Probably, but I've never made a secret of my ambitions. I've always said I wanted to play for Manchester United and then for England and then to be England captain.

Most stars of your ilk, like Robbie, Madonna, Elton and even your wife, are very outspoke and flamboyant.
But it's not my style. I'd rather people talked about my football then me.

But you are a bit of a Jekyll and Hyde in many respects. You're very placid off the pitch, but you can be very hot-headed when you're playing.
I've been criticised for it over the years, and quite rightly so. I'd kick out at people. It was something I went through when I was younger, and for some reason, I just kept snapping. That comes back to haunt you, as I've learned, but I think I've managed to get it under control now.

There must have been times when you've been tempted to lose it in stressful public situations, too, like with a paparazzo.
I nearly lost it once. Me and Victoria were out having a meal and two photographers jumped out from nowhere and one of them knocked her with their camera. She was pregnant at the time, so I snapped at them, but these days, you can get sued for so many things, so I keep my temper in check.

If you could buy back your anonymity, would you?
In situations like that, yeah. But to be fair, I don't think I'd change much about my life, and I don't think I'm really in a situation to complain, because I've put myself in this position and I consider myself to be privileged to be doing what I do. We don't ask for most of the publicty we get but, in this day and age, it comes with the job.

The interview is halted briefly by a breathless entrance from Brooklyn, who has been running around the studio playing chase with his mother. He's dwarfed by the football he's carrying - the official Adidas Beckham ball, no less - and has come looking for his dad in the hope of a game. The three-year-old stops in his tracks when he catches sight of David's hair, which is smeared in blue bleach.

'Hair Daddy?' he says, looking worried.
'Yeah, it's going to be white,' placates his father.
'White', says Brooklyn.
'That's right', David replies.
'Oh. I want a wee-wee, Daddy'
'Alright buster, let Daddy help you.' says David. And he cordially excuses himself while he leads his son by the hand to the little boy's room.

I bet you're relieved for Brooklyn that he can play football well.
[Laughs] That would be awful [if he couldn't play], wouldn't it? But he's really good, and I'm not just saying that because I'm his dad. I'd love him to be a footballer when he grows up, really love it. He just picked up a ball one day and started kicking it, and he just gets better and better. He's fearless with a ball and he loves it. But he's got Victoria's musical side in him as well - he picks up songs really quickly when he hears them on the radio. Once he's heard a song a few times, he knows how it's going to end or how it goes. He's got rhythm too, which he definitely gets from his mum.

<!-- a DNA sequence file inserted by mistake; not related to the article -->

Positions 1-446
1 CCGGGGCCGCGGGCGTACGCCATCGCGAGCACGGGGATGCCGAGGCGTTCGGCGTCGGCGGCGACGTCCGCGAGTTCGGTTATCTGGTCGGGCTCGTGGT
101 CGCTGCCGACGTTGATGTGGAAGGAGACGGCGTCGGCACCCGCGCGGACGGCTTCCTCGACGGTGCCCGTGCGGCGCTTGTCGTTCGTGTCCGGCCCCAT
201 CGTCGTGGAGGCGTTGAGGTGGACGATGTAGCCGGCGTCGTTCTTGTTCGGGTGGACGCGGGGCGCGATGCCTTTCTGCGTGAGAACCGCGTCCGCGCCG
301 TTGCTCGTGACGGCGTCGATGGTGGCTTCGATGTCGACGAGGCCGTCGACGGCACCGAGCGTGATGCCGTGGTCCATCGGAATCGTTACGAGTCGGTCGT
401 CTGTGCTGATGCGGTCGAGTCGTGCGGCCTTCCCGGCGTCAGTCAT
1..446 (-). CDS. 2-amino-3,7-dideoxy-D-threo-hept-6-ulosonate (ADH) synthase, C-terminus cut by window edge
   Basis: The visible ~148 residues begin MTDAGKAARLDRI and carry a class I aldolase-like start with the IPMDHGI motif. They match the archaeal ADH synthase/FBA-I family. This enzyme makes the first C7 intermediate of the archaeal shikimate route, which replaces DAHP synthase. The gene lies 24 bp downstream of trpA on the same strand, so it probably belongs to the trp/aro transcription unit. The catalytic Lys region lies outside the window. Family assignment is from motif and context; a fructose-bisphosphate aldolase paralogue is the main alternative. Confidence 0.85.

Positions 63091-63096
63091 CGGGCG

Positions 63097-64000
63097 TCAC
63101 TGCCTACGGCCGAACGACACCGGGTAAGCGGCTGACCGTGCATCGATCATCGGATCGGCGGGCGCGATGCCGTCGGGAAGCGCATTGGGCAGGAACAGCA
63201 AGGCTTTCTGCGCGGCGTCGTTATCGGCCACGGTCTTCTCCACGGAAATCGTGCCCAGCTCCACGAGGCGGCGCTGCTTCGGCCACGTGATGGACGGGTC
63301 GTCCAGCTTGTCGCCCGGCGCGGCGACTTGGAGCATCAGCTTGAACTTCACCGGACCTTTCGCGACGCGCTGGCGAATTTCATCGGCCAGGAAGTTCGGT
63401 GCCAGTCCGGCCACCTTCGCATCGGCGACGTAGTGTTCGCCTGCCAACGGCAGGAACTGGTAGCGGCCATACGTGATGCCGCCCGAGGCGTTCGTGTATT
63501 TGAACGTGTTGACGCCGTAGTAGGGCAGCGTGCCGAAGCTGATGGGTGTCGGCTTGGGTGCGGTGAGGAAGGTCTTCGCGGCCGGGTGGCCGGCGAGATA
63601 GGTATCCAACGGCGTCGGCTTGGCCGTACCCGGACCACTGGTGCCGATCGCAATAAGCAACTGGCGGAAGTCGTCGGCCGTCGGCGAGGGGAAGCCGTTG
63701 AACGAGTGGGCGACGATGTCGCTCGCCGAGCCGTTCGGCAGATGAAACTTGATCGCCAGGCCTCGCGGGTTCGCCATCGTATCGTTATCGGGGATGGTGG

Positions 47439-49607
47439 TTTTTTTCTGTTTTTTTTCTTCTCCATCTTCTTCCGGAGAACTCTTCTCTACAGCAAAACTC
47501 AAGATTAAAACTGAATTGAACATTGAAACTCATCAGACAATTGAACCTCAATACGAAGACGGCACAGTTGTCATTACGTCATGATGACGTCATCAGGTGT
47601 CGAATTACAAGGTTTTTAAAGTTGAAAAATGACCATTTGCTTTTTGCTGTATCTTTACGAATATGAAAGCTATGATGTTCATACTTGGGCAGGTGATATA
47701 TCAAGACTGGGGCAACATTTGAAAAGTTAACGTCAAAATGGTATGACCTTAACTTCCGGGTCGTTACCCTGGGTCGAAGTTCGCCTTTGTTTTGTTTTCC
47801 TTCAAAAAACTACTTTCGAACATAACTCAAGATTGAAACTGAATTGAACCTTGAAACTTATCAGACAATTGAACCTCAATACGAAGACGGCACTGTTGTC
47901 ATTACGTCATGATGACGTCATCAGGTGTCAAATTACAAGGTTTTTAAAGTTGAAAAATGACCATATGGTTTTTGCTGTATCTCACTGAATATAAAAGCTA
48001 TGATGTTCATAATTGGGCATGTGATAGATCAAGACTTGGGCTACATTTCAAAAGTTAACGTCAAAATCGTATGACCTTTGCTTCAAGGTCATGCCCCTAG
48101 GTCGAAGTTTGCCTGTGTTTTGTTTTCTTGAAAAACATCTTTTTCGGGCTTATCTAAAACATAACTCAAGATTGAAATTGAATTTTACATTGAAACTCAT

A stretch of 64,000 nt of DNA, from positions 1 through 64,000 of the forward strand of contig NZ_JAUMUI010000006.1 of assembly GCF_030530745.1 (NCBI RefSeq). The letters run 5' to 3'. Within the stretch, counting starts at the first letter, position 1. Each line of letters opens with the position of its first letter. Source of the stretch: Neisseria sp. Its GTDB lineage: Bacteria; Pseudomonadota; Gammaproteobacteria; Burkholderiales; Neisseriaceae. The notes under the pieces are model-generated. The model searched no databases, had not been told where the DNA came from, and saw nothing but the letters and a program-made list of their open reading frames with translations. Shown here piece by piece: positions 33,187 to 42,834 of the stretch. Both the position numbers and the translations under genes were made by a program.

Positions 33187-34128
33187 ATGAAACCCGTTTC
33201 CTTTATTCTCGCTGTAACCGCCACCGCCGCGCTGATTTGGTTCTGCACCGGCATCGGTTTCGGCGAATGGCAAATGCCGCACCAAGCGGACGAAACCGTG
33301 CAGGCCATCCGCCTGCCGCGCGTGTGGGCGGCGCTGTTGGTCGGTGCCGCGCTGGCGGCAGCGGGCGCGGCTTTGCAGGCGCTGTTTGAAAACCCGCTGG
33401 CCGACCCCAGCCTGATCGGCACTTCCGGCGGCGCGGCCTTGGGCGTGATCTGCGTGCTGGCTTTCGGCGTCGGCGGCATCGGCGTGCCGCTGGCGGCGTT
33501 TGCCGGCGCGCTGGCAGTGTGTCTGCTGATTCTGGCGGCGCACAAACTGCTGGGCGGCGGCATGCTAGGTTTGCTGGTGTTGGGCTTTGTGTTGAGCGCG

In her last interview with Marie Claire, Victoria told us that you had no rhythm and that you were a hopeless dancer.
It's true. I can't dance. I went to see Usher in concert, and he can really dance. But not me, I don't even try.

You recently went to an Oasis gig in Manchester too, which I thought was very brave of you, considering the group are very vocal Manchester City fans.
Well, Gary Neville absolutely loves them, so I got the tickets. But I knew I might get a bit of stick, because Liam had slaughtered me and Victoria in a magazine interview about a month before. I have to say, it was one of the most amazing performances I've ever seen, apart from the Spice Girls and stuff Victoria's done, obviously. Halfway through, Noel said, 'I want you all on your feet for this next song, and that includes you Mr Beckham.' So I was quite pleased that I got off lightly. I expected worse, to be honest, and then the fans started singing my name, so that was pretty amazing.

Going to gigs must be hard in terms of being able to just blend into the crowd. What other things would you like to do, but can't.
Most things are quite tricky in terms of going out. But what I miss doing, and so does Victoria, is just sitting in a bar in London or one of those pavement cafes, having a drink in the sunshine. I'd love to take Brooklyn to play football in Hyde Park too, but it wouldn't work. We just can't do it.